To enable climate change mitigation, it is crucial to monitor the trends and variability of greenhouse gases (GHG) and to understand their emission sources and sinks.
BIRA-IASB has a long-standing expertise in performing observations of the concentrations of these gases in the atmosphere. Its ground-based remote sensing observations provide the total amount of gas in the column from the Earth’s surface to the top of atmosphere. The in situ observations measure the local atmospheric concentrations close to the instrument.
The data are part of international monitoring networks such as:
- NDACC - Network for the Detection of Atmospheric Composition Change
- TCCON - Total Carbon Column Observing Network
- ICOS European Research Infrastructure - Integrated Carbon Observation System
One of the stations where BIRA-IASB is performing such measurements is located at Réunion Island, in the Southeast Indian Ocean. To gain a deeper understanding of the observed time series, we have simulated them with an atmospheric transport model, called WRF-GHG.
WRF-GHG is a specific option of the widely used dynamic Weather Research and Forecasting model coupled with Chemistry (WRF-Chem). WRF-GHG simulates the propagation of CO2, CH4 and CO in the atmosphere and their emission sources and sinks at the Earth's surface.
In the WRF-GHG option, the regional atmospheric transport and surface-atmosphere fluxes of CO2, CH4 and CO are simulated without chemical reactions with other species. This is a valid assumption since these gases have long lifetimes.
The model output consists of hourly 3D-concentration fields. We simulated almost 2 years of observations of the target gases at Réunion Island and found a good agreement between the simulated and observed time series.
Local emissions and dynamical processes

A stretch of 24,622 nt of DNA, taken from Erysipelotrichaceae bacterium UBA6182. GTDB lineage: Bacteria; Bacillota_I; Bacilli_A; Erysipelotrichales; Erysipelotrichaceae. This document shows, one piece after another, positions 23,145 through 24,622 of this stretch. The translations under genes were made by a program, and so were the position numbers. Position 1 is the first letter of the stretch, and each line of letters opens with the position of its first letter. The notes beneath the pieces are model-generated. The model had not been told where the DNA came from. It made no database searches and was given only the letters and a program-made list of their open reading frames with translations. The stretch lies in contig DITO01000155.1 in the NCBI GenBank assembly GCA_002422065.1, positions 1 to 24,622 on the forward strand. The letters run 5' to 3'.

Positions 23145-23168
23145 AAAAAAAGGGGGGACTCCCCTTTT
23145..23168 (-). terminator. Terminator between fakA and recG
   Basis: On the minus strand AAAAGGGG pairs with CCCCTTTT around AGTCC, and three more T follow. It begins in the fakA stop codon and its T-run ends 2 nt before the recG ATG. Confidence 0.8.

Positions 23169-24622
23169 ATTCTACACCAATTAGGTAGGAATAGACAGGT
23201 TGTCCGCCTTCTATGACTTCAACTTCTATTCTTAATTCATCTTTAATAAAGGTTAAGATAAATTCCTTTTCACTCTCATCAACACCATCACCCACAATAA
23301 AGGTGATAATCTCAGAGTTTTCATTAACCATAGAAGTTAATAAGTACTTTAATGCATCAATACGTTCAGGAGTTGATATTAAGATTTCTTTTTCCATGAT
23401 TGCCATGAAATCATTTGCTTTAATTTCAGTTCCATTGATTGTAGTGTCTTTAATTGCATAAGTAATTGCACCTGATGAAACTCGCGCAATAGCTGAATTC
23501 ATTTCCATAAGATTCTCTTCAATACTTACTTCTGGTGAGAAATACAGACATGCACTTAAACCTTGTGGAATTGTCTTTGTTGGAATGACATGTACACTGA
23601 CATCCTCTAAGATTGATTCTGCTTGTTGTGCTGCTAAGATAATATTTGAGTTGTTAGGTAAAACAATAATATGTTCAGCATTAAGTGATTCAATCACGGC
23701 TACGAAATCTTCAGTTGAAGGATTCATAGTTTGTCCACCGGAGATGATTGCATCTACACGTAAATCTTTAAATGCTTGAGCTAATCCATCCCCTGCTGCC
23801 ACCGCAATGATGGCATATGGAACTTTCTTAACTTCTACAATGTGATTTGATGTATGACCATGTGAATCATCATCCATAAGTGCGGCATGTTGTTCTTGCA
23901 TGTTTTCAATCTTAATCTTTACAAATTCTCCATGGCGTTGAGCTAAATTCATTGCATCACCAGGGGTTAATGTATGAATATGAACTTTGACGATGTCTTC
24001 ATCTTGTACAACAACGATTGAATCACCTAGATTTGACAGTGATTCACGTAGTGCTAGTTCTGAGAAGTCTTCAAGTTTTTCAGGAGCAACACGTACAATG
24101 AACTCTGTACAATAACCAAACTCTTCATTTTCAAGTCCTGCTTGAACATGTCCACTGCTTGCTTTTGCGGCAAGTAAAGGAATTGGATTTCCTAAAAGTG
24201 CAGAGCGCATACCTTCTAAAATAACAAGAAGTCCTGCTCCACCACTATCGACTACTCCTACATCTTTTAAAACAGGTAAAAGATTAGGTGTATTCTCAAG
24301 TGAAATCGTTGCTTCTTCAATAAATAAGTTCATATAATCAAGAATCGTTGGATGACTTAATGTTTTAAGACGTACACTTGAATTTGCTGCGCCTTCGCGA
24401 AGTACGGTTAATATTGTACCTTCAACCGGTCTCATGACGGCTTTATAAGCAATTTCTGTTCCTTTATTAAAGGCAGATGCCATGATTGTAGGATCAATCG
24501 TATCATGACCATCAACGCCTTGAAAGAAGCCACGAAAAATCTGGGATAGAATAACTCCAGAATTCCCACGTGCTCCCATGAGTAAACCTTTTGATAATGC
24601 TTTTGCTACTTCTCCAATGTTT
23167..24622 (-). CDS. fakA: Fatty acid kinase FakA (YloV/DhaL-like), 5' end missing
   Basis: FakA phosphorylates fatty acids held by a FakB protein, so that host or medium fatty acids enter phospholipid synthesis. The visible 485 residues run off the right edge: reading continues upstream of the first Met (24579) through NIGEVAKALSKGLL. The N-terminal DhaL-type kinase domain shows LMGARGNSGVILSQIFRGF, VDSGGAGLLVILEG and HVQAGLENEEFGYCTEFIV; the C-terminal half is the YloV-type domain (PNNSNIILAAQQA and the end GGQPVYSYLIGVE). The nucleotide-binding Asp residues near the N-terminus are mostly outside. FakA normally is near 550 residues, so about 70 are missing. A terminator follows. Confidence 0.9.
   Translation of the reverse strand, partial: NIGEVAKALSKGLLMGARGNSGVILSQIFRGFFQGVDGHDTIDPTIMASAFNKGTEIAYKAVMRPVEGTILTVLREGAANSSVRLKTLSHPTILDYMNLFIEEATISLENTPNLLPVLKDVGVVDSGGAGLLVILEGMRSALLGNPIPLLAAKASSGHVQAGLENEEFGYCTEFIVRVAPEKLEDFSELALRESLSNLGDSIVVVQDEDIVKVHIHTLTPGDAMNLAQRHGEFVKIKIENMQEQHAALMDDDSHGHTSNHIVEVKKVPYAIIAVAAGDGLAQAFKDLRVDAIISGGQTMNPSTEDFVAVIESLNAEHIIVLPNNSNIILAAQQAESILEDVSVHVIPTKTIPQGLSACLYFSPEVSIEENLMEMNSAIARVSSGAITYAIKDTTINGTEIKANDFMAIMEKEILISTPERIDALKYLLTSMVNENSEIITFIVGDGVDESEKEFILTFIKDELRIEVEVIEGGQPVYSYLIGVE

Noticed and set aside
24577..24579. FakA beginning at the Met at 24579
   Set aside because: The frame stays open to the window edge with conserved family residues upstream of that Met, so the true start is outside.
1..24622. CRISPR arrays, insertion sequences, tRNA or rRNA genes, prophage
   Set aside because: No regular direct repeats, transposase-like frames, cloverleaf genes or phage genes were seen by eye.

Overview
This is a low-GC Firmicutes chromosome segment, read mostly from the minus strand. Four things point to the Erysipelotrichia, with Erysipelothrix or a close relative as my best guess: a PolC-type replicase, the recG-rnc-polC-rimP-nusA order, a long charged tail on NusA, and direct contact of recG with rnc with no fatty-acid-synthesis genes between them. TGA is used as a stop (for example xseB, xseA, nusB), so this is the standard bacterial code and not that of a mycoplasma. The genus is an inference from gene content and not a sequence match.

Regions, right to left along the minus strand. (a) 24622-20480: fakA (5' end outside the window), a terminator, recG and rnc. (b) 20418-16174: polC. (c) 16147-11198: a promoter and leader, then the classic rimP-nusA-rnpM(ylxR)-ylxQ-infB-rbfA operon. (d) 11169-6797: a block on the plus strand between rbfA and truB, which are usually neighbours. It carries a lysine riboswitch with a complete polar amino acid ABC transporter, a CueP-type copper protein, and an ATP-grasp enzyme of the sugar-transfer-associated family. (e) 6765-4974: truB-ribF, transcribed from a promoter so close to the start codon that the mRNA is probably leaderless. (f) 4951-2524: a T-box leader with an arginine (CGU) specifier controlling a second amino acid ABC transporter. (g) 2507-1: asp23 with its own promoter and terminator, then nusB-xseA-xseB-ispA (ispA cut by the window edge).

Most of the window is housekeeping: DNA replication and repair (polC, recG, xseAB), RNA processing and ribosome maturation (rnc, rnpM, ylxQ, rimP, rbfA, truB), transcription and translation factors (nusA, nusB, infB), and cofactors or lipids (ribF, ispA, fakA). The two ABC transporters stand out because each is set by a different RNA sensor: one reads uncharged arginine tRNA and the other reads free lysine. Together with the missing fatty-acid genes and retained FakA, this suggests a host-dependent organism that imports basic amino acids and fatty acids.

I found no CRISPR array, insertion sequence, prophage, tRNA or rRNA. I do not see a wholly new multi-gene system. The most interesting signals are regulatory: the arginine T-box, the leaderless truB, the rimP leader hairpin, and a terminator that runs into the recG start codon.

The simulations confirmed that in situ and column observations provide complementary information about the influencing processes. The variability of the surface measurements is mostly caused by local fluxes and atmospheric dynamics.
Local fluxes are those that are produced close to the instrument, primarily by anthropogenic sources in the capital (burning of fossil fuels) or biogenic sources (photosynthesis and respiration of vegetation) at the top of the Maïdo mountain.
Additionally, atmospheric dynamics such as wind speed and direction have a large impact on the local concentrations. Strong winds quickly mix gases in the atmosphere, but weak breezes can allow accumulation of concentrations close to their sources.
The column observations are more sensitive to the larger scale: they are influenced by emissions much further away from the instrument and by wind patterns created by large weather systems. As such, the impact of biomass burning plumes from the African or even South-American continents can be detected at Réunion Island.
Both types of observations are required to get a better insight into the carbon cycle. Moreover, the WRF-GHG model has proven to be a very useful tool to achieve this goal.
Currently, a similar study is ongoing at the Xianghe site, near Beijing in China. In the future, this model will also be used to verify emissions of CO2, CH4, and CO in Belgium.
Callewaert, S., Brioude, J., Langerock, B., Duflot, V., Fonteyn, D., Müller, J.-F., Metzger, J.-M., Hermans, C., Kumps, N., Ramonet, M., Lopez, M., Mahieu, E., & De Mazière, M. (2022). Analysis of CO2, CH4, and CO surface and column concentrations observed at Réunion Island by assessing WRF-Chem simulations. Atmospheric Chemistry and Physics, 22(11), 7763–7792. https://doi.org/10.5194/acp-22-7763-2022